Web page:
In Oscar-nominated film from Colombia, Amazonian natives – literally – tell the story

Before heading to L.A. and become the first film ever to represent Colombia at the Oscars, Ciro Guerra’s “Embrace of the Serpent” will likely be the talk of the town in Park City, Utah, where the Sundance Film festival gets underway this weekend.

“I’m very happy that the film has gotten such a good response,” said Guerra, 34, whose adventure drama set on the lush Colombian Amazon jungle was shot entirely black and white.

“It isn’t possible to convey in any sort of film or picture or photograph the true colors of the Amazon and what it means to the indigenous people,” he explained to Fox News Latino.

“They have 50 different words for what we call green. So by taking away that, I was hoping to trigger the viewer's imagination. I can’t represent those colors accurately, but you can imagine them.”

The movie tells a fictional story based on the journals of two real-life explorers who ventured into the jungle 31 years apart. In 1909 and 1940, respectively, German scientist Theodor Koch-Grünberg (Jan Bijvoet) and American Richard Evans Schultes (Brionne Davis) solicited indigenous shaman Karamakate’s (Nilbio Torres and Antonio Bolívar Salvador) help in finding the sacred yakurna plant, unleashing a unique clash of cultures that Guerra conveys through a storyline that the natives themselves helped create.

“We really turned this sort of genre on its head and we gave the protagonist to the indigenous peoples,” Guerra said. “The film is told from their point of view and listens to their voice because we made it together with them. They helped us write the script and they had a big involvement, both in front and behind the camera. So that’s what made the film truly special.”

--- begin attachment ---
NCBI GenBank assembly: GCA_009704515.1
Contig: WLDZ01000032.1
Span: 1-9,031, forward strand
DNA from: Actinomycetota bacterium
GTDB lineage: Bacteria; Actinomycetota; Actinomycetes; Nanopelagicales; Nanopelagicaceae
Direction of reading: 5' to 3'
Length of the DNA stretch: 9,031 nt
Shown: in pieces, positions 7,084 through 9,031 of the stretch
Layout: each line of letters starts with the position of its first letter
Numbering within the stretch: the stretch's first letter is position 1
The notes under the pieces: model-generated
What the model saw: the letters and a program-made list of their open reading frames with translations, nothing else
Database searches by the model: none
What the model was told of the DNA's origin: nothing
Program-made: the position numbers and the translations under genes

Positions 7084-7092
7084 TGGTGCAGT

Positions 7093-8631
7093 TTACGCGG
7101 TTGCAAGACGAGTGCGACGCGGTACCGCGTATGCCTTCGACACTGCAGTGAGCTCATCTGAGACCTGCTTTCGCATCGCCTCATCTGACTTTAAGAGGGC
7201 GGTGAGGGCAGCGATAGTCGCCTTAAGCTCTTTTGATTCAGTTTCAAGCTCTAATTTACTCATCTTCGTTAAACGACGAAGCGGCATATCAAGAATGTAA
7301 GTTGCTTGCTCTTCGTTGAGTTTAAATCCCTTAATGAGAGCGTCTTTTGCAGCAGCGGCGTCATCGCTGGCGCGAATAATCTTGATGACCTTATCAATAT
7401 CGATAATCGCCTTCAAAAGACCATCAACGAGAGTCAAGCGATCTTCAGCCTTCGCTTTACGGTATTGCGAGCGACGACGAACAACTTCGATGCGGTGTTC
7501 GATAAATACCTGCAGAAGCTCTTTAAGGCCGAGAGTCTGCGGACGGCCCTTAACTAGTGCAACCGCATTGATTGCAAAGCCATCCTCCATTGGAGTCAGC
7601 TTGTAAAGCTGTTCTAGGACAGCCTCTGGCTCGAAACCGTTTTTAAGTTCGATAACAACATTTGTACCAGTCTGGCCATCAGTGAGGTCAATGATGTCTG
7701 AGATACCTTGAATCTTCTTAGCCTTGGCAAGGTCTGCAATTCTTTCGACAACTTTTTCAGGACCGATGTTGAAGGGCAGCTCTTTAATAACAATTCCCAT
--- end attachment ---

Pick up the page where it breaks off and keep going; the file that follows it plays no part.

The indigenous people portrayed in Guerra’s film are not professional actors; they are native Amazonians to whom Guerra and his film crew provided acting lessons prior to filming.

“We found that they have strength; they have an oral tradition that they have kept alive for thousands of years, and this oral tradition gives them the ability to truly listen,” said Guerra. “And that’s something that’s hard to find in an actor.”

The film’s success has Colombians in a state of euphoria -- Guerra said President Juan Manuel Santos phoned him personally congratulate him.

To date the movie has won awards in prestigious film festivals in Cannes (Art Cinema Award), Mar de Plata (Golden Astor) and at the Odessa International Film Festival, where it got a special jury mention.

“It’s a big deal here in Colombia,” he said. “It really means a lot to us because people see it as a big recognition of the growth and quality that Colombian cinema has achieved in the last years.”

After its tour at Sundance (Jan. 21-31), “Embrace of the Serpent” is set to be released in U.S. theatres in mid-February.